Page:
The Guardian: With Virtual Worlds, Kids are Learning Even During Playtime

Nmc2 Pixels and Policy has been a consistent advocate of bringing virtual worlds and digital classrooms to the forefront of our education system.

Along with many other great websites, we've helped catalogue the forward-thinking colleges turning virtual literacy into degree programs and looked at the potential impact of virtual classrooms in poor Latin American communities.

Now Britain's Guardian newspaper has turned its international readership on to the growing trend of virtual worlds in education. Pixels and Policy takes a look at how virtual education is hitting the mainstream.

Championing Virtual Education: From England with Love

Virtual education is on the march around the world, and educators are increasingly finding that students more actively participate in classroom exercises when they're conducted through interactive virtual technology. Even organizations with no connection to educational organizations have begun using virtual worlds to teach job skills and hone the next generation of tech workers.

Just take a look at 3D Squared, a small Louisiana-based outfit pioneering the idea that engaging kids in virtual games can also open them up to learning important workforce skills. 3D Squared's virtual program stresses team building, project management and multitasking while building valuable competencies across diverse forms of digital media. In a state with few high schools teaching technology at a level close to industry standard, 3D Squared fills an important role.

Kids are responding to virtual education, and The Guardian finally took notice in a great article published over the weekend. The Guardian argues that students are learning valuable life and professional skills even when outside the classroom – all thanks to online games and interactive social media. The Guardian views online gaming as a vehicle for keeping kids engaged in learning:

Thanks to the way Xbox Live works, anyone playing on Microsoft's network isn't just trying to beat individual games; they're also working, often very hard, to earn cumulative "achievement" points for meeting particular targets in each and every game on the system, in an effort to lift their individual score ever higher in the global rankings.

It's this pattern of effort and reward, validated by a networked community of players, that makes modern games such an awesome engine for engagement.

Even if kids aren't spending the bulk of their time on purely "educational" games – and the data provided by The Guardian suggests they aren't – kids are still learning valuable skills. Open-ended online gaming teaches kids to think up multiple solutions to various problems. It teaches a crude sense of fairness as well, since players aren't likely to team up with someone who nabs all of the best armor for themselves.

Online games like World of Warcraft may not be teaching kids mathematics, but then again, a video game that passively teaches dealmaking, risk assessment and proper respect for social rules seems like a good way for kids to spend their off time. CNET's argument that virtual worlds help young kids learn how to be "members of a citizenship" may be closer to the truth than anyone thinks.

Virtual worlds are no longer viewed as mindless pastimes or a detrimental, antisocial influence in a child's life. In fact, as the CNET article notes, virtual worlds and widespread collaborative creativity may be changing both how we gain knowledge and what knowledge we need to gain:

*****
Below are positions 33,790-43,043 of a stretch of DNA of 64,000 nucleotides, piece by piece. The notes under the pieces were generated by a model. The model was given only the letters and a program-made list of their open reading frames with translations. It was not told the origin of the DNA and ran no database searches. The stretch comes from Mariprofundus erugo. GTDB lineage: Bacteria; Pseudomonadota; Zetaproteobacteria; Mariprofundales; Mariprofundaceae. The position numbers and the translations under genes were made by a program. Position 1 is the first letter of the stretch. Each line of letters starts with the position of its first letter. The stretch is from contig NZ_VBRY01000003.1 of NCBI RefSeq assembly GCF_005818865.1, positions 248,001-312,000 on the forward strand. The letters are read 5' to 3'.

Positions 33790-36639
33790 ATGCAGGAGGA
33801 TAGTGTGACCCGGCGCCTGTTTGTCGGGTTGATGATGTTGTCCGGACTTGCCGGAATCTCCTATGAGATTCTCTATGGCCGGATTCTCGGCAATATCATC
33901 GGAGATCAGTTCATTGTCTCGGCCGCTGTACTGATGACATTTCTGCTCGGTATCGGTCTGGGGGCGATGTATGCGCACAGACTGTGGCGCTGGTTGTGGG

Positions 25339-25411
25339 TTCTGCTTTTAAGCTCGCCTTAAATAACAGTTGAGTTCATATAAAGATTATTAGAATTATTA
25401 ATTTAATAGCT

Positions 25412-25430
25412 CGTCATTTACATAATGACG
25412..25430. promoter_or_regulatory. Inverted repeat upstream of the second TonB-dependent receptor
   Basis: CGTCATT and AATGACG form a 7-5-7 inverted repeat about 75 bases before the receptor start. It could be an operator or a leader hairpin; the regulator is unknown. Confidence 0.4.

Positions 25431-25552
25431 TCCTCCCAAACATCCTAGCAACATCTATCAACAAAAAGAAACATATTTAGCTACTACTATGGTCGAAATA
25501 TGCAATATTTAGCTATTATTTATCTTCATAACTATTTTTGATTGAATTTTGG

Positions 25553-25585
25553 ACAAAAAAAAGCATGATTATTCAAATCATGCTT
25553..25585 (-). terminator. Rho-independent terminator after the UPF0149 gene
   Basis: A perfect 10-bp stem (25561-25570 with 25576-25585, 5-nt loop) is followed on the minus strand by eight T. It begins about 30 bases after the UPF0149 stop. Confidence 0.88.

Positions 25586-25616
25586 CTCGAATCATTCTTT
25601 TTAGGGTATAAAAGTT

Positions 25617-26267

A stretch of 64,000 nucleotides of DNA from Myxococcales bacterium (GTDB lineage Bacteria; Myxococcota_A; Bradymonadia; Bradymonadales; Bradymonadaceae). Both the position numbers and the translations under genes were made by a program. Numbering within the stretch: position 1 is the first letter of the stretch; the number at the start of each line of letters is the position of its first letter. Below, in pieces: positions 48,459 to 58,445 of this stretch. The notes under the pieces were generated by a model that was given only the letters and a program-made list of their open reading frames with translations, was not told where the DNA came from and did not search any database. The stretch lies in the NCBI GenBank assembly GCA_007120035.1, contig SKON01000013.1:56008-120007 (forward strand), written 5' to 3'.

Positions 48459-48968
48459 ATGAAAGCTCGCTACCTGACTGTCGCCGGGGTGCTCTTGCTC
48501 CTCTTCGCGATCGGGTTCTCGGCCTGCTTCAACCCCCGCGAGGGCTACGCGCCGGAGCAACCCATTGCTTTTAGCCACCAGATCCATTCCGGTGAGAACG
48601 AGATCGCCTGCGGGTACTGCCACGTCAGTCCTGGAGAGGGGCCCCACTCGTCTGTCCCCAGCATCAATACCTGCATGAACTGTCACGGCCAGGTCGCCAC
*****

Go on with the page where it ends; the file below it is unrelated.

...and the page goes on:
"Particularly for teens with a drive for independence," Kafai said. "In (these worlds), there's a lot of flirting and socializing, a (play) ground for what comes later."

Thomas said he was astonished to hear that a majority of kids didn't know how to find Iraq on a map. But they would know how to find any kind of map of Iraq on the Internet, he said.

"Knowledge is changing. It (used to be that it) was a set of facts, now it's not so much a 'what' but a 'where,' in which kids learn how to find information," Thomas said. "That's going to be the single most important skill–the ability to adapt to change."

We're not saying games like World of Warcraft are teaching kids in the same way a classroom is, even though classrooms would benefit greatly if they introduced virtual learning techniques into everyday curricula. What's so interesting about the Guardian article (and about the trend towards online gaming in general) is that it's educating kids in an entirely different set of disciplines. Kids go to school to learn their math and science, then log into virtual worlds to learn socialization skills and abstract problem solving.

But they're always learning. That's the message more people need to hear.

2 thoughts on “The Guardian: With Virtual Worlds, Kids are Learning Even During Playtime”

  1. Thanks for this post. As virtual worlds proliferate and gain the attention of regulating agencies (note the recent Federal Trade Commission report on “Virtual Worlds and Kids: Mapping the Risks”), the perspectives P&P offers will help keep the discussion balanced. I’ve added your site to the News page at the ISTE SIGVE wiki at and we invite your readers to participate there as well.

  2. Another very good article, Max and a good find.
    I completely agree that there are new and interesting opportunities for children and adults to learn numerous life skills and other important knowledge from Virtual Worlds.
    I think the naysayers just havent had the chance to actually experience and dream about what would be possible yet …. that’s all!!
    After all there are Luddites in every generation!!

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